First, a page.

It was about the same time as Prissy’s infatuation with Tucker began, that very bad things started to happen around here. There were robberies. Lots of guns were stolen. Drugs began to show up in the high school – something that had never been a problem before. There was vandalism. Windows were broken. Mailboxes were crushed. Empty beer bottles littered the road sides. Yes, something dark was happening in Sommerville.

Evangeline (Part Thirteen)

I believe true love comes along once in a lifetime, if you’re lucky. I had such a love a long, long time ago. There is no way to explain that kind of love. I could write for the next 20 years about him, but never come close to understanding or illuminating the profound depth of our connection. They say true love is the heart’s recognition of its counterpart in another. To this day, my heart beats faster at the very thought of his name.

Branden was a soldier. His duty was to his country. So when his country called him to Korea, he went. Six months later he was reported Missing in Action. His body has never been recovered. Sometimes duty requires us to do the opposite of what our heart wants us to do.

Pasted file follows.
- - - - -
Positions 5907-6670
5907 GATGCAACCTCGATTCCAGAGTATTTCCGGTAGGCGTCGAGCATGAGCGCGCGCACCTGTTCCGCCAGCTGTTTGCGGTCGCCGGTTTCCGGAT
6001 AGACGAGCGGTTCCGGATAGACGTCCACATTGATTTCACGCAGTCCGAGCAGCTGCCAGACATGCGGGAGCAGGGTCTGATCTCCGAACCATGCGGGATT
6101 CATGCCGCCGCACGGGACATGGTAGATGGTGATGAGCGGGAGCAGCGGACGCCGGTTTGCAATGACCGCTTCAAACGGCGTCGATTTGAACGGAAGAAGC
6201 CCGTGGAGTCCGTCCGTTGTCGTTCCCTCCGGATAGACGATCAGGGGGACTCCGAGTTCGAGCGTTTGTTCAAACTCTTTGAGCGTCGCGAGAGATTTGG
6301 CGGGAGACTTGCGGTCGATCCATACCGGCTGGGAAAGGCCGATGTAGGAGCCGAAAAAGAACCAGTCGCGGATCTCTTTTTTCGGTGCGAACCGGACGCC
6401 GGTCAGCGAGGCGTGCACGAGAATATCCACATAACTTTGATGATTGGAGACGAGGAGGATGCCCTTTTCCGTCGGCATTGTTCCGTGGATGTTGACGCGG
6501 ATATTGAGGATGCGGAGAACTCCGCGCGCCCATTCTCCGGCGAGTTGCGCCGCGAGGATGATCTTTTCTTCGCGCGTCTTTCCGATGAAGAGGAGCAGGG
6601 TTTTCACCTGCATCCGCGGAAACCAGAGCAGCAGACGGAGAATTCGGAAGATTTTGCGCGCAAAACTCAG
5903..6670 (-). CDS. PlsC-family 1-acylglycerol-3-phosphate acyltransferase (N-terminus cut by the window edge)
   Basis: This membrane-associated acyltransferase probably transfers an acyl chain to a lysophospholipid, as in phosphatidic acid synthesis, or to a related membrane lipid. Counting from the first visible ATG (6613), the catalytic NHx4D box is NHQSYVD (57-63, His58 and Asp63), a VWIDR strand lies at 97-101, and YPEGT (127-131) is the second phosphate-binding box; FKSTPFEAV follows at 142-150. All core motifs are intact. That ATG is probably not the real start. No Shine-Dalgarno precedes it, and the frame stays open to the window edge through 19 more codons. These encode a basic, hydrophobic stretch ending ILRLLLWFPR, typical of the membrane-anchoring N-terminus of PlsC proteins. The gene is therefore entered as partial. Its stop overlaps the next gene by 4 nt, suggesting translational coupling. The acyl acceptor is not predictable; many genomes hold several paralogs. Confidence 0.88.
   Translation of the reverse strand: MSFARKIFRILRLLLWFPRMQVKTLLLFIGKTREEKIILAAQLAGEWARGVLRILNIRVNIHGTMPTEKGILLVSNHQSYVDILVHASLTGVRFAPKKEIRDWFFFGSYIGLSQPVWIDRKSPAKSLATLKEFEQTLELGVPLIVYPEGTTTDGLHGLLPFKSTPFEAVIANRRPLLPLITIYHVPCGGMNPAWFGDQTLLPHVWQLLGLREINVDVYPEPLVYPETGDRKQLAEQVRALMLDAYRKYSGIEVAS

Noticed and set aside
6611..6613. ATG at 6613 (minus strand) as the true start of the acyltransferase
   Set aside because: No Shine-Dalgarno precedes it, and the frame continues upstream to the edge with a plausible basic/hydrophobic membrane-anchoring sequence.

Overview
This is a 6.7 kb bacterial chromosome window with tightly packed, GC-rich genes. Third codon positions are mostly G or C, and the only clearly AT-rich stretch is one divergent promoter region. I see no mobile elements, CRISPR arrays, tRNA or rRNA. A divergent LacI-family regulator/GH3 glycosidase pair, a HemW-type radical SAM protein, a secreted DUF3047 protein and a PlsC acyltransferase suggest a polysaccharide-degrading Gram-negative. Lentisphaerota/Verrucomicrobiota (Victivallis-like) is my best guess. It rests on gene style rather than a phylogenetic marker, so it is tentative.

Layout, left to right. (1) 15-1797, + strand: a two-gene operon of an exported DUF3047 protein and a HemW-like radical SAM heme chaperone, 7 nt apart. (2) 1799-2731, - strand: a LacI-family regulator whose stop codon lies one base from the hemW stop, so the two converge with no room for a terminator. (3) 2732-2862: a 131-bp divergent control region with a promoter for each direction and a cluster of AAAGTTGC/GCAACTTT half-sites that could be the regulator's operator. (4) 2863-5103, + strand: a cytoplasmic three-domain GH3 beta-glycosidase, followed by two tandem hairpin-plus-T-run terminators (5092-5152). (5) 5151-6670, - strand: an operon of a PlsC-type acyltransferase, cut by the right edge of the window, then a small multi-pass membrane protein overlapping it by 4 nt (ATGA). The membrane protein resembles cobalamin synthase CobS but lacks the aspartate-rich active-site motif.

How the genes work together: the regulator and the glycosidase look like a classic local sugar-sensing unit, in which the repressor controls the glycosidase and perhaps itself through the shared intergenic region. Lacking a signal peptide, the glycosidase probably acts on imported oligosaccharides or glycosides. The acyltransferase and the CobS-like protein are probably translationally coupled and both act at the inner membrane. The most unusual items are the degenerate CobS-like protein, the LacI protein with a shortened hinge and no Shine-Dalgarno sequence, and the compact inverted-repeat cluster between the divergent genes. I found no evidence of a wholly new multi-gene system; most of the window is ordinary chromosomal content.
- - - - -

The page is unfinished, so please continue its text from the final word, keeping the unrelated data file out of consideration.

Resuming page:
When I sit on the porch late in the afternoon, I like to imagine him walking down the street, coming home to me, arms open wide. Branden always looked so handsome in his uniform. I saved all of his letters to me, every one. It is all I have left of him.

When the person you love the most in the world is gone, there is nothing that can fill that space in your heart. And neither time, nor distance, nor other love can lessen the pain of losing it. It is an abyss, an immeasurable void in my life. The older I get, the deeper it becomes.

I eventually married a good man and moved on with my life. But the love I have for Branden was, and is, the only absolute I’ve ever known.

Evangeline (Part Twelve)